Political Insider

An AJC blog about Atlanta politics, Georgia politics, Georgia and metro Atlanta election campaigns. Because all politics is local.

What South Carolina’s vote says about a new Southern political narrative  


 

The primary last night in South Carolina showed us both the limits and the extent of the Donald Trump effect in a GOP electorate that somewhat resembles Georgia’s conservative bloc.

On one hand, Gov. Henry McMaster failed to avoid a Republican runoff against an outsider challenger, despite boasting a late endorsement from the president and a record of loyalty to him.

McMaster, who was the state’s lieutenant governor in 2016, was the nation's first statewide elected official to back Trump ahead of South Carolina's presidential primary.

He will face businessman John Warren in a June 26 match-up.

On the other, U.S. Rep. Mark Sanford’s winning streak ended when he was ousted by a first-term state legislator. The president sent an Election Day message via Twitter with a strikingly personal dig at Sanford, writing that he is “better off in Argentina.”

The winner, Katie Arrington, had focused her campaign on Sanford’s criticism of Trump’s rhetoric. She charged that his less-than-total loyalty “offended” the president and deprived residents of the Charleston-based district a stake in key decisions.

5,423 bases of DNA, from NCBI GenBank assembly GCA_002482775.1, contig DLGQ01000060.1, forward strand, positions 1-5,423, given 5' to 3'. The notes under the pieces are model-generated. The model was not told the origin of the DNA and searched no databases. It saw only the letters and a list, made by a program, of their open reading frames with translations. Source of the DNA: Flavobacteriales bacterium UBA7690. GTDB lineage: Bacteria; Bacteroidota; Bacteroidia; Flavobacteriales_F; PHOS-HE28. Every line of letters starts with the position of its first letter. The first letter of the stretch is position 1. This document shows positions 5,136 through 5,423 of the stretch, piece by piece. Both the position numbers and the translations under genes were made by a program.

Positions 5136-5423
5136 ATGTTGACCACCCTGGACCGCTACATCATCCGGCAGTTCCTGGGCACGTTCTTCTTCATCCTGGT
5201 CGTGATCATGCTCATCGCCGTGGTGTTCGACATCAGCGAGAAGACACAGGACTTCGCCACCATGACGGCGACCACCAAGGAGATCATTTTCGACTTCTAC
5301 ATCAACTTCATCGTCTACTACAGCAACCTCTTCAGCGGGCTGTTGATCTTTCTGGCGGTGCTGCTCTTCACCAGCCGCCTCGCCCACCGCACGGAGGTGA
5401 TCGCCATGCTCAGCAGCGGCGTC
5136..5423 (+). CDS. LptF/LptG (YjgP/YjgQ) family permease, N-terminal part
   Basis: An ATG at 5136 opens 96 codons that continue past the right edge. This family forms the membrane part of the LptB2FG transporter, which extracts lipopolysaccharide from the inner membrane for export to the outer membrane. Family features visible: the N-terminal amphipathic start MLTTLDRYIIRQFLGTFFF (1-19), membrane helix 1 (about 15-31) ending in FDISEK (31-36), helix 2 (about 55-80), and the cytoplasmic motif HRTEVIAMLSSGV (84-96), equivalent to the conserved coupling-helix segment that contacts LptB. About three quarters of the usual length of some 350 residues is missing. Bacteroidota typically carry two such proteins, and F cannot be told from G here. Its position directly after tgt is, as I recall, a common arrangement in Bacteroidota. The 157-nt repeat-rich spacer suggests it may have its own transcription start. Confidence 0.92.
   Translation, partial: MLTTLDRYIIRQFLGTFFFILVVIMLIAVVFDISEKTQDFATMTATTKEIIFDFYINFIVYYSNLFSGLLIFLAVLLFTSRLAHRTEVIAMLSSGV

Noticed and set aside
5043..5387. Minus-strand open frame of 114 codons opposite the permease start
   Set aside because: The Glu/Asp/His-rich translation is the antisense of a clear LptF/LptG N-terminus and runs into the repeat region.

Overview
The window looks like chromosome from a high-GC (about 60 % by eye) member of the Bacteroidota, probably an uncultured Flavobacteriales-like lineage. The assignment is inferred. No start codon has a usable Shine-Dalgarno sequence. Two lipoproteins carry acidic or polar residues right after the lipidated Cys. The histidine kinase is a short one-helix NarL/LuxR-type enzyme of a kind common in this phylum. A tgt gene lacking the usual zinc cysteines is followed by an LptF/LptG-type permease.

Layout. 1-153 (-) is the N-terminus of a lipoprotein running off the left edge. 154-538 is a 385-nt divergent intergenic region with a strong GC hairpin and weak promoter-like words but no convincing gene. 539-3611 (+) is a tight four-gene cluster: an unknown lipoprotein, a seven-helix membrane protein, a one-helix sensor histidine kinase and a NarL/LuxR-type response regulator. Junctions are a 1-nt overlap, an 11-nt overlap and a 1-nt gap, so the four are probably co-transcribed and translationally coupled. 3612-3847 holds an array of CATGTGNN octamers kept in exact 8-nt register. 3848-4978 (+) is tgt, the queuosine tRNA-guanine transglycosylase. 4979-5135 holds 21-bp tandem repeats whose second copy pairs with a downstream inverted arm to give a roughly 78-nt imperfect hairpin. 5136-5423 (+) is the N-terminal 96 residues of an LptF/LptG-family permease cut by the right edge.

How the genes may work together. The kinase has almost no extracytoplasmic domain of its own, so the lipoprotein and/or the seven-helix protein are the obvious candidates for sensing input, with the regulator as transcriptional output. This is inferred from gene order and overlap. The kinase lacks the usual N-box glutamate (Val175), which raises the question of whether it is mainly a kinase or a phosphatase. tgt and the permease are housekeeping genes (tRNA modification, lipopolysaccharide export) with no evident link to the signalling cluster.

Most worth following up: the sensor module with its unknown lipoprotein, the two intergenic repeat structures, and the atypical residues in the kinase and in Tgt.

In his first-ever concession speech -- Sanford had never before lost a South Carolina election -- he said he didn’t regret his stands.

"It may have cost me an election in this case,” he said, “but I stand by every one of those decisions to disagree with the president.”

Arrington, meanwhile, had a decidedly different take. At her victory speech, she unequivocally declared: “We are the party of President Donald J. Trump."

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You can see the Southern narrative that’s building. 

On Tuesday, Republicans in Virginia named Corey Stewart, the loud conservative who has made a name championing Confederate symbolism, their candidate in the U.S. Senate Race. Stewart, a Prince William county official, will face Democratic incumbent Tim Kaine. President Donald Trump approves of the development.

In Georgia, we have Stacey Abrams, the Democratic nominee for governor, who has called for the removal of the bas relief carving of Jeff Davis, Robert E. Lee and Stonewall Jackson from the face of Stone Mountain.

Come September, exploration of the contrast is all but guaranteed. 

Insider’s note: This item was ripped and expanded from the Jolt.

 


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